After Al Franken’s resignation, Republicans are in a bind with accused child molester Roy Moore
Minnesota Democratic Sen. Al Franken’s announcement of his resignation on Thursday in the wake of a sexual harassment scandal could not have come at a worse time for Alabama Republicans, who are hoping that their Senate nominee Roy Moore, can overcome allegations of child molestation to win a special election on Tuesday.
Democrats on Wednesday pushed Franken to resign after a seventh woman came forward to accuse Franken of trying to kiss her.
The allegations against Franken are far less severe than those against Moore, which most damningly include molesting a 14-year-old girl, in addition to dating other teenage girls when he was in his 30s. However, prominent Republicans including President Donald Trump himself have stuck by Moore’s side and endorsed his candidacy. On Thursday, the Republican National Committee rejoined Moore, reinstating get-out-the-vote funding, weeks after cutting ties with the candidate.
Polling this week shows that Moore may be overcoming the nearly month-old allegations in his race for the Senate seat. However, Franken’s resignation is bringing the narrative back to the forefront in the final days of the race, as local news outlets are covering the Franken resignation in the context of the more severe allegations Moore is trying to downplay.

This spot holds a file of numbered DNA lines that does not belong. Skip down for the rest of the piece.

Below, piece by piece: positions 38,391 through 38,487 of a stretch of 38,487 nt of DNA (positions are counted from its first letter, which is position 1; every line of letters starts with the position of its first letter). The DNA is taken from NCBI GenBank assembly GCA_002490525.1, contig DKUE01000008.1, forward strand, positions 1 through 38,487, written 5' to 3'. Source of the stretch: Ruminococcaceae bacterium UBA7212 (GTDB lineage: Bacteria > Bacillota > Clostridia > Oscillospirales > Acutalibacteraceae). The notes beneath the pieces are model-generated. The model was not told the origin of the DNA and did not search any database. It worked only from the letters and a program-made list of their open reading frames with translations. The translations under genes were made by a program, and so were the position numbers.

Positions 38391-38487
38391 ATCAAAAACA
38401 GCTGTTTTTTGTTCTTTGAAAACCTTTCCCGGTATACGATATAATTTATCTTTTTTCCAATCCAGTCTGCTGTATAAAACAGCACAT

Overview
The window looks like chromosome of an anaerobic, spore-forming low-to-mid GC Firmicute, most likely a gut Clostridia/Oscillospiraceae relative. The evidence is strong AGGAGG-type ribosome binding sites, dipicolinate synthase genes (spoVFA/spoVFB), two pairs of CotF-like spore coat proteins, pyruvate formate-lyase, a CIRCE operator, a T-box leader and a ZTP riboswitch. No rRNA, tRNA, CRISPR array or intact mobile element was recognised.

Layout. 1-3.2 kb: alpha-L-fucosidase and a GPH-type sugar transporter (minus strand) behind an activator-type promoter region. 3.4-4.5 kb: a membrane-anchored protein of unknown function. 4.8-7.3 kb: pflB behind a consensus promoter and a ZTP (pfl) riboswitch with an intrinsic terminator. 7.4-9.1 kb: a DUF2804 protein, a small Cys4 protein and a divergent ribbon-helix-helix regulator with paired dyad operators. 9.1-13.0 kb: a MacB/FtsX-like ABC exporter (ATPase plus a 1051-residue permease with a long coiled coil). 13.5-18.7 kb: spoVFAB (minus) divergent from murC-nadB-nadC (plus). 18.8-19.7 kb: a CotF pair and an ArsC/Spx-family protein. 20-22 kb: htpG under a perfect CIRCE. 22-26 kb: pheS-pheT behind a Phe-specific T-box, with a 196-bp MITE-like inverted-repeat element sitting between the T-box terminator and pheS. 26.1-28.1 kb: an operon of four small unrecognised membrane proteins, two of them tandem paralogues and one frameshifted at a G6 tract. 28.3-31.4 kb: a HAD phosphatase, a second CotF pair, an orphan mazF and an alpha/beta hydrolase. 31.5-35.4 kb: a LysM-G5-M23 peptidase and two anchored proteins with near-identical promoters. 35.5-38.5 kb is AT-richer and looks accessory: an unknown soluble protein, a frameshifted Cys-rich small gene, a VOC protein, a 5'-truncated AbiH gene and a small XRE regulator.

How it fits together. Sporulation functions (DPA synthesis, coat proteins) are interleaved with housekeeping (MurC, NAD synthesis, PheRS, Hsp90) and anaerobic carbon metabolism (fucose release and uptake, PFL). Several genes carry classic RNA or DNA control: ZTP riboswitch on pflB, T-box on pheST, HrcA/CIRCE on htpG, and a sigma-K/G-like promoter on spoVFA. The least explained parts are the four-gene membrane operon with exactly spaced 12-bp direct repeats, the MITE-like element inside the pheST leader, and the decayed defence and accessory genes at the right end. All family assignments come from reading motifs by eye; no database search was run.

“My sense is that these issues of inappropriate and predatory sexual behavior being front-and-center again as voters make their final decisions in Alabama is bad for Moore,” Zac McCrary, a Democratic pollster in Alabama, told Mic on Friday. “Especially now that high-profile Democrats have been forced to step down, it puts Moore on even more of an island as someone refusing to acknowledge his actions.”
It’s not only child molestation allegations that could kneecap Moore in the final days of the contest, where he’s trying to overcome Democratic nominee Doug Jones. Past anti-gay and racially charged comments Moore and his campaign aides have made are now being dredged up.
These include a comment Moore made in September when he said that the last time America was great was during the period of slavery.
Moore also said that America is a force for “evil” in the world. “We promote a lot of bad things,” he told the Guardian, saying those “bad things” are same-sex marriage.
Meanwhile, some Republican leaders are distancing themselves from Moore, including Sen. Cory Gardner (R-Colo.), chair of the National Republican Senatorial Committee, who said his committee will never support Moore.
“Roy Moore will never have the support of the senatorial committee,” Gardner told the Weekly Standard. “We will never endorse him. We won’t support him. I won’t let that happen. Nothing will change.”
However Trump and the Republican National Committee — the highest profile Republicans — are wholeheartedly backing Moore. Trump is even headed down to the Alabama border to hold a rally Friday night, where it’s possible he will make a fresh full-throated pitch for Moore’s candidacy in the closing days, giving Moore a boost in a state where Trump remains popular.
Still, Democrats say they still have a shot to defeat Moore on Tuesday.
Jones has been running ads showing prominent Alabama Republicans saying they believe the allegations against Moore, including former Alabama Senator-turned-Attorney General Jeff Sessions, Sen. Richard Shelby and Gov. Kay Ivey.
“When you have Sessions, Shelby, Kay Ivey, and other Republicans making a point to say they believe the women making allegations against Moore, any injection of the larger issue of sexual misconduct can’t be what Moore wants on voters’ minds as they enter the polls,” McCrary said.